Let's be clear, infertility is a disease. It is defined as the inability to achieve a pregnancy after a year or more of regular, unprotected sexual activity. Eighty five percent of couples who are going to achieve a pregnancy without help get pregnant within 1 year.
You should seek evaluation and treatment after 6 months of attempting pregnancy if you are a woman who:
If you are having trouble conceiving, you are not alone. Infertility affects 6.1 million people in the United States. That's about 1 in 8 couples who will have trouble with infertility sometime in their lives. What's more interesting is that infertility plays no favorites, impacting men and women equally. Roughly 30% of the time, causes are linked to the woman and 30% are linked to the man. Another 30% is attributed to factors in both the man and woman, with the remaining 10% determined to be of unknown causes.
A fertility evaluation will answer four basic questions:
To answer these questions, specific tests are ordered.
1. Do we have sperm?
A semen analysis is a quick and simple way to determine if sperm are present and to determine their numbers, shape (morphology), and swimming ability (motility). If a previous test from another lab shows an abnormal result, our Andrology Lab will repeat the semen analysis using Kruger strict criteria to determine if the sperm’s ability to fertilize an egg is compromised or normal.
2. Do we have eggs?
Typically a woman who develops and ovulates an egg each month will have a regular menstrual cycle. Lab tests, such as AMH (anti-Mullerian hormone) and FSH (Follicle Stimulating hormone), indicate adequate ovarian reserve or number of remaining eggs in the ovary.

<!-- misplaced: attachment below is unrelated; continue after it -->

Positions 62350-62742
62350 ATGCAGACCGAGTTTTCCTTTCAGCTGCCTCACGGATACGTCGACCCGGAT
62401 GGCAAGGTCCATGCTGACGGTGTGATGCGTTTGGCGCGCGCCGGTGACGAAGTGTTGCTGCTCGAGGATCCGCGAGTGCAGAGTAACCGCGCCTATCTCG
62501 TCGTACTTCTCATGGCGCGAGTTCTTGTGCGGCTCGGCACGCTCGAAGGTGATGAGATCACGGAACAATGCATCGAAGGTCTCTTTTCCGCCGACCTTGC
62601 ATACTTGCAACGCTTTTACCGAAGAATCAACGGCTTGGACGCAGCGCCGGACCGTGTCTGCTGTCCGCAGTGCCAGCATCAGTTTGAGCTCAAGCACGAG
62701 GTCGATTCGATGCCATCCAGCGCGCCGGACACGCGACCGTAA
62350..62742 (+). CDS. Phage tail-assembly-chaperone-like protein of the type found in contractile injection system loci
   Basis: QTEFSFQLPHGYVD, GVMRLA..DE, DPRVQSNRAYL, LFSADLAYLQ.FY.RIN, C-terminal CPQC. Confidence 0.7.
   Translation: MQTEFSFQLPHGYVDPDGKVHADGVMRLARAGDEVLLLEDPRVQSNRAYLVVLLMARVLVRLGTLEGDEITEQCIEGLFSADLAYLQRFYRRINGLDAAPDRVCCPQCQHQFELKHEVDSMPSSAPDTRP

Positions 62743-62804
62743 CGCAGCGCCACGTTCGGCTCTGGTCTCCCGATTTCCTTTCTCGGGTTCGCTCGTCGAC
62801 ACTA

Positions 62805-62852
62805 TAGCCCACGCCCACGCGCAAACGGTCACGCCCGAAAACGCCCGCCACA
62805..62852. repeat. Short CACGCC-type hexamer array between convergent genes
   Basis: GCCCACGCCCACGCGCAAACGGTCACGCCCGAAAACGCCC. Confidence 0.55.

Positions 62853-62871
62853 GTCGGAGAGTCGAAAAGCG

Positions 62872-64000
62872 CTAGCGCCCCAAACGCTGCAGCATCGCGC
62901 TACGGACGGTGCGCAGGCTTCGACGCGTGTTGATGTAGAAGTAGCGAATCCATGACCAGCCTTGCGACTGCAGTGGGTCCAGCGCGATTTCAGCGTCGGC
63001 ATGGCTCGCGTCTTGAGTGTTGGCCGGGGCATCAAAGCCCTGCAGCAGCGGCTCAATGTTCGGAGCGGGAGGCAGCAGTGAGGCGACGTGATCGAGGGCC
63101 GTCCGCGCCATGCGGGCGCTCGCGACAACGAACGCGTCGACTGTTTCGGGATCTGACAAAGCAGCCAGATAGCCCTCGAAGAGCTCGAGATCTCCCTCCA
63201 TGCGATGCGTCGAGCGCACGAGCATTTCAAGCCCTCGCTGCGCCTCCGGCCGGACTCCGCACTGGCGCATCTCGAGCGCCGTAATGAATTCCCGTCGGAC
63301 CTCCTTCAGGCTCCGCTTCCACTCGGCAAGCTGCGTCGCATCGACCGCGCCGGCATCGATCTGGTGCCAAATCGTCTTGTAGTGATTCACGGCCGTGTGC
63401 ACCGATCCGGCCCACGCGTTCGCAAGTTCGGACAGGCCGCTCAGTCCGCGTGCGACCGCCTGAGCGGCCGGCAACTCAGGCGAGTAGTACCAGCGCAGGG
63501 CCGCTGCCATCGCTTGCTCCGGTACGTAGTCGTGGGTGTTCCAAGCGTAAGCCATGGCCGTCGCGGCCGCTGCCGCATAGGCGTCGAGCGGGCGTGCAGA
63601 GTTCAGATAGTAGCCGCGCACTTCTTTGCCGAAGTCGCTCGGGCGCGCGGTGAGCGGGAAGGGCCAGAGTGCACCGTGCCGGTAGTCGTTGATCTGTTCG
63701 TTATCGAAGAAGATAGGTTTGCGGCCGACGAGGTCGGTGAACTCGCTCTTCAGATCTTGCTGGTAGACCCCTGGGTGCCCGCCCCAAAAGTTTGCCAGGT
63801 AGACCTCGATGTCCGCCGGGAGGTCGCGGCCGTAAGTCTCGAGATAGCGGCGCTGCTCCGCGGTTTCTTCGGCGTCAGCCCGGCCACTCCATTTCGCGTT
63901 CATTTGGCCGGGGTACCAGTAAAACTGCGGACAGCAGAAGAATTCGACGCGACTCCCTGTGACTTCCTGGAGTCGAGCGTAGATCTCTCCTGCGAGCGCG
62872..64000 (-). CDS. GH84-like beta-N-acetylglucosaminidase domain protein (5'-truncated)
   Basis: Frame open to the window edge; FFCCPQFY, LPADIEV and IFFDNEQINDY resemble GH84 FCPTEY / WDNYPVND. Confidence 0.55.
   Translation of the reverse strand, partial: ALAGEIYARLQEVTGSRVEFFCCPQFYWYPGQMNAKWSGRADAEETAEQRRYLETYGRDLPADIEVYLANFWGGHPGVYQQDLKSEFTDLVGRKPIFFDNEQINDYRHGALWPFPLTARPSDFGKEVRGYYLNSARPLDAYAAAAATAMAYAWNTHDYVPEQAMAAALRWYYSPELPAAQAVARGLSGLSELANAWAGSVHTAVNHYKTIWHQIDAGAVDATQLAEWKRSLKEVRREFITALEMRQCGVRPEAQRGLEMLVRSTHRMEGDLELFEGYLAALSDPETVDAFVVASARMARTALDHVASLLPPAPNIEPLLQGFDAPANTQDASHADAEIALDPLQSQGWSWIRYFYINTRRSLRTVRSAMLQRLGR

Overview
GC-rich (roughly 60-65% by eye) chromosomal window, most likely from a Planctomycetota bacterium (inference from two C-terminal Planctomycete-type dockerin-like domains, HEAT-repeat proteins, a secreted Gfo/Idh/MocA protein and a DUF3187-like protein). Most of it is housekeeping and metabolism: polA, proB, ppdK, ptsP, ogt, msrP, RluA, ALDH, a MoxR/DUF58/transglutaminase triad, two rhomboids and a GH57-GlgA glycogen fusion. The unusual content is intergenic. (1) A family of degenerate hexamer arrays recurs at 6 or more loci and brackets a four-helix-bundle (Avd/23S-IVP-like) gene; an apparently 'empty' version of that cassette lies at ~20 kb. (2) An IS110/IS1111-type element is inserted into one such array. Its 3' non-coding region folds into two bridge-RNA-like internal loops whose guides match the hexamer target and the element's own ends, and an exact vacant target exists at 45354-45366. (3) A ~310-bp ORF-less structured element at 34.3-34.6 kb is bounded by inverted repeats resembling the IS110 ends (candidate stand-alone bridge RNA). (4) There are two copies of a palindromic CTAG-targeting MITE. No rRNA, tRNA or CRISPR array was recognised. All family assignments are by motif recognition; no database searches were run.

3. Can the sperm and the egg meet?
For fertilization to occur an egg and sperm must be able to meet in the fallopian tube. Damage or obstruction of the fallopian tubes prevents fertilization from happening. A Hysterosalpingogram (HSG) can determine if the fallopian tubes are open.
4. Is there a healthy environment to nurture the embryo/fetus?
The HSG test, mentioned above, also visualizes the shape of the interior of the uterus. Fibroids or polyps (growths) in the uterine cavity can interfere with the implantation and development of a fertilized egg (embryo) by changing the shape of the uterus.
Additionally, blood tests that evaluate thyroid function (TSH) and Prolactin hormone levels are performed as these hormones can affect ovulation as well. Depending on your unique situation, additional blood work or other testing, such as a diagnostic laparoscopy for endometriosis, may be ordered to further clarify treatment options.
Causes of Infertility
These are the most often factors causing infertility in couples.
Besides a review of your past medical and family history, we might order some tests to get a diagnosis.
Get more information about possible treatment options for fertility.